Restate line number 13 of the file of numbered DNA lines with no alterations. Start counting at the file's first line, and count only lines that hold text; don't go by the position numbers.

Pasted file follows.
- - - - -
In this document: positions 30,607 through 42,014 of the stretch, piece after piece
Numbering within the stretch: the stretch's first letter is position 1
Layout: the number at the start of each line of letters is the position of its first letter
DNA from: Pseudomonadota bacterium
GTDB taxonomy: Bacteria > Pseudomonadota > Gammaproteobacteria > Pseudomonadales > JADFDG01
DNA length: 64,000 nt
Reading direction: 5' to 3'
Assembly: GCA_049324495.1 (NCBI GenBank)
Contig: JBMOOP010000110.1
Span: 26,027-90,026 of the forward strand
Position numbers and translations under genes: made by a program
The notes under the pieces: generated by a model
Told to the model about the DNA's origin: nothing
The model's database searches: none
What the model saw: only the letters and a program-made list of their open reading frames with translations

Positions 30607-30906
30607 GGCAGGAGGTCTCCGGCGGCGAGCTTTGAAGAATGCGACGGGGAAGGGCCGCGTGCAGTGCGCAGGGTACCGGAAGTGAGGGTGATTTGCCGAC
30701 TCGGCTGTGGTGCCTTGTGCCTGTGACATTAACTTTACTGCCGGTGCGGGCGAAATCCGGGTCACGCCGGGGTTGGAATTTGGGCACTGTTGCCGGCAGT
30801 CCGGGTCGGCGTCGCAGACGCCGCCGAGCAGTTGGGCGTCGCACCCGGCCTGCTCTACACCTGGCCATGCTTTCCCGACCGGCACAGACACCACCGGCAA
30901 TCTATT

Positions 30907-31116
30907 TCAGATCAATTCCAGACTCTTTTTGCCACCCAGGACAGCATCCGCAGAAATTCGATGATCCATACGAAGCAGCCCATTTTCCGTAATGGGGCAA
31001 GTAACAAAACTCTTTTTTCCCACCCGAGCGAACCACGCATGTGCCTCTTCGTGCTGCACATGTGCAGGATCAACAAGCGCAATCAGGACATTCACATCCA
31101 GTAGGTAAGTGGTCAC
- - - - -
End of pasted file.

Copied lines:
Told to the model about the DNA's origin: nothing